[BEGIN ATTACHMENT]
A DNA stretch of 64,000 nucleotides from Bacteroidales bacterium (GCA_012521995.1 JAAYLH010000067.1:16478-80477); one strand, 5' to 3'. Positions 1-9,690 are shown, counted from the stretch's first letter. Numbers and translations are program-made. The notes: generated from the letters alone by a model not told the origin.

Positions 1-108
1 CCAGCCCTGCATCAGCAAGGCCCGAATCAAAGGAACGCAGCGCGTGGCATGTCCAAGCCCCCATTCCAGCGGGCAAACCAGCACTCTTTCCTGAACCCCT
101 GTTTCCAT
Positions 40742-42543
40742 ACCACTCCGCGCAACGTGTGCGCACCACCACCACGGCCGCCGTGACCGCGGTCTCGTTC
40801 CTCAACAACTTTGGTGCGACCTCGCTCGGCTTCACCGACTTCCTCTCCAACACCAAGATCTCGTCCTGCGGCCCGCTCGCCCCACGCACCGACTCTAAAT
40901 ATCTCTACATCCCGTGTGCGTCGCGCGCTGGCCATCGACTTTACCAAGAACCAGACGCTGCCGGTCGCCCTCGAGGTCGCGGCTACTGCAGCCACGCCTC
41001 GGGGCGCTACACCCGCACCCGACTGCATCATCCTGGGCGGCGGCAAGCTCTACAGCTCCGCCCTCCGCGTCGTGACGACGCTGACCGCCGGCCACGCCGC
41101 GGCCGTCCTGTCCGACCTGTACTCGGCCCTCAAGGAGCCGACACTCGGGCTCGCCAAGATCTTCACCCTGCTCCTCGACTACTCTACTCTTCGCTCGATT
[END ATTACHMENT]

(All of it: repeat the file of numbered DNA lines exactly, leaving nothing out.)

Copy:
A DNA stretch of 64,000 nucleotides from Bacteroidales bacterium (GCA_012521995.1 JAAYLH010000067.1:16478-80477); one strand, 5' to 3'. Positions 1-9,690 are shown, counted from the stretch's first letter. Numbers and translations are program-made. The notes: generated from the letters alone by a model not told the origin.

Positions 1-108
1 CCAGCCCTGCATCAGCAAGGCCCGAATCAAAGGAACGCAGCGCGTGGCATGTCCAAGCCCCCATTCCAGCGGGCAAACCAGCACTCTTTCCTGAACCCCT
101 GTTTCCAT
Positions 40742-42543
40742 ACCACTCCGCGCAACGTGTGCGCACCACCACCACGGCCGCCGTGACCGCGGTCTCGTTC
40801 CTCAACAACTTTGGTGCGACCTCGCTCGGCTTCACCGACTTCCTCTCCAACACCAAGATCTCGTCCTGCGGCCCGCTCGCCCCACGCACCGACTCTAAAT
40901 ATCTCTACATCCCGTGTGCGTCGCGCGCTGGCCATCGACTTTACCAAGAACCAGACGCTGCCGGTCGCCCTCGAGGTCGCGGCTACTGCAGCCACGCCTC
41001 GGGGCGCTACACCCGCACCCGACTGCATCATCCTGGGCGGCGGCAAGCTCTACAGCTCCGCCCTCCGCGTCGTGACGACGCTGACCGCCGGCCACGCCGC
41101 GGCCGTCCTGTCCGACCTGTACTCGGCCCTCAAGGAGCCGACACTCGGGCTCGCCAAGATCTTCACCCTGCTCCTCGACTACTCTACTCTTCGCTCGATT